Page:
James Fodor*, a neuroscientist, explains why that isn’t the case.
Recently developed artificial intelligence (AI) models are capable of many impressive feats, including recognizing images and producing human-like language.
But just because AI can perform human behavior doesn’t mean it can think or understand like humans.
As a researcher who studies how humans understand and reason about the world, I think it’s important to emphasize that AI systems ‘think’ and learn are fundamentally different from how humans do — and we still have a long way to go before AI can think like us.
A widespread misconception
Advances in AI have led to systems that can exhibit very human-like behavior.
The GPT-3 language model can produce text often indistinguishable from human speech.
Another model, PaLM, can explain jokes it’s never seen before.
Recently, a general-purpose AI, Gato, has been developed to perform hundreds of tasks, including captioning images, answering questions, playing Atari video games, and even controlling a robotic arm to stack blocks.
And DALL-E is a system trained to create custom images and illustrations from a text description.
These breakthroughs have led to some bold claims about the capability of such AI and what it can tell us about human intelligence.
For example, Nando de Freitas, a researcher at Google’s AI company DeepMind, argues that scaling up existing models will be enough to produce human-level artificial intelligence.
Others have echoed this view.
In all the excitement, it is easy to assume that human behavior means human understanding.
But there are some key differences between AI and human thinking and learning.
Neural nets versus the human brain
The most recent AI comprises artificial neural networks or ‘neural networks’.
The term “neural” is used because these networks are inspired by the human brain, in which billions of cells called neurons form complex webs of connections and process information as they fire signals back and forth.
Neural nets are a highly simplified version of biology.
A simple node replaces a real neuron, and the strength of the connection between nodes is represented by a single number called a “weight”.
With enough connected nodes stacked in enough layers, neural networks can be trained to recognize patterns and even “generalize” them to similar stimuli (but not identical) to what they have seen before.
Put, generalization refers to the ability of an AI system to take what it has learned from certain data and apply it to new data.
Identifying features, recognizing patterns, and generalizing results are at the heart of neural network success — mimicking techniques humans use for such tasks.
Yet there are important differences.
Neural nets are typically trained by ‘supervised learning’.
So they get many samples of an input and the desired output, and then the connection weights are gradually adjusted until the network “learns” to produce the desired result.
To learn a language task, a neural net can get a sentence word by word, slowly learning to predict the next word in the sequence.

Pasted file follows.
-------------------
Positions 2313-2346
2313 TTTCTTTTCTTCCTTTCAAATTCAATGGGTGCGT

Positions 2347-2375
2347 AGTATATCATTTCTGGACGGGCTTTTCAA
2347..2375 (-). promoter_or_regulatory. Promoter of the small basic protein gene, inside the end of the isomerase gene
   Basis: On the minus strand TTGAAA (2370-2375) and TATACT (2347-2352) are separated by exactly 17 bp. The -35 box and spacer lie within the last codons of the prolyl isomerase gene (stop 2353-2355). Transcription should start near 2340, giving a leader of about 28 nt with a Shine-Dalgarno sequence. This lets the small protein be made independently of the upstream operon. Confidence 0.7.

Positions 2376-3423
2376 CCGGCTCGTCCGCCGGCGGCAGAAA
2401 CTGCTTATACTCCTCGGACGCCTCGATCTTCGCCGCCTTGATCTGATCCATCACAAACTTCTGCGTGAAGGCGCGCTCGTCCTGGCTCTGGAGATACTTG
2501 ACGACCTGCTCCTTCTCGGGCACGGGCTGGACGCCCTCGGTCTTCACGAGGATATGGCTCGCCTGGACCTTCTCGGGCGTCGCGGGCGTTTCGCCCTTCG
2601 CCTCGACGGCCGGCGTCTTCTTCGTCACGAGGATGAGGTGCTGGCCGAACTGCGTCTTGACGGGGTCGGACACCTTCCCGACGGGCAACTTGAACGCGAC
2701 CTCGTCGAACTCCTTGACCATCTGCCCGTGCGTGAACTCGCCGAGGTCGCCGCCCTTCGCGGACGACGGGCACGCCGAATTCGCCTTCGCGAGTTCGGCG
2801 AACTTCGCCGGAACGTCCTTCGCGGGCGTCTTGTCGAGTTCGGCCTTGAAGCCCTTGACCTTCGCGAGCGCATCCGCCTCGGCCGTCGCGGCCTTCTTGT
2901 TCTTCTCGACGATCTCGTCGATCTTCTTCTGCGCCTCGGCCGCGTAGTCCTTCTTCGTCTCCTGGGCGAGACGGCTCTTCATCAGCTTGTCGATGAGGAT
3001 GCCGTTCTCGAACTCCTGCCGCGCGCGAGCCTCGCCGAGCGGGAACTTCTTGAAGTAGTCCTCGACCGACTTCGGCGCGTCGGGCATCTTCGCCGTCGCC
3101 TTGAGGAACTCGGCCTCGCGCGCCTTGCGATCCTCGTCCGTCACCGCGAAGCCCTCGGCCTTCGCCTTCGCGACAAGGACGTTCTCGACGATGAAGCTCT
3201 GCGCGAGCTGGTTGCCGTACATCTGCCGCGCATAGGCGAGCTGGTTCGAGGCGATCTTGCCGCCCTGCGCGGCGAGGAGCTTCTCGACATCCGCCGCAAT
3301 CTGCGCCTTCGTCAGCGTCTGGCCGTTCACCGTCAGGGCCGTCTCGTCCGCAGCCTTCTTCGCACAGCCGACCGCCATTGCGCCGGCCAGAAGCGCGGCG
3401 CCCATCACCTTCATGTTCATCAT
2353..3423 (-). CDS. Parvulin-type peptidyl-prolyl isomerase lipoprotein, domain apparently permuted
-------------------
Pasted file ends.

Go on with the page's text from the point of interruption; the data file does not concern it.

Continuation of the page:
This is very different from how people normally learn.
Most human learning is “unsupervised,” meaning we are not explicitly told what the “correct” response is to a particular stimulus.
We have to solve this ourselves.
For example, children are not instructed how to speak but learn it through a complex process of speech exposure, imitation, and adult feedback.
Another difference is the sheer amount of data used to train AI.
The GPT-3 model is trained on 400 billion words, mainly from the Internet.
At 150 words per minute, it would take a human nearly 4,000 years to read that much text.
Such calculations show that humans can’t learn in the same way as AI.
We have to deal more efficiently with smaller amounts of data.
An even more fundamental difference concerns the way neural networks learn.
To match a stimulus with a desired response, neural nets use a ” backpropagation ” algorithm to send errors back through the network, allowing the weights to be adjusted just the right way.
However, neuroscientists widely recognize that backpropagation cannot be implemented in the brain because it requires external signals that do not exist.
Some researchers have suggested using variations of brain backpropagation, but there is no evidence that human brains can use such learning methods.
Instead, people learn by creating structured mental concepts in which many different properties and associations are connected.
For example, our concept of “banana” includes its shape, color yellow, the knowledge that it is a fruit, how to hold it, and so on.
As far as we know, AI systems do not constitute conceptual knowledge this way.
They rely entirely on extracting complex statistical associations from their training data and applying them to similar contexts.
Efforts are underway to build AI that combines different types of inputs (such as images and text) – but it remains to be seen whether this will be enough for these models to learn the same kinds of rich mental representations that humans use to make sense of the world.
We still do not know much about how people learn, understand, and reason.
What we know, however, indicates that humans perform these tasks very differently from AI systems.
As such, many researchers think we need new approaches and a more fundamental understanding of how the human brain works before we can build machines that believe and learn like humans.
*James Fodor, a Ph.D. candidate in cognitive neuroscience, University of Melbourne.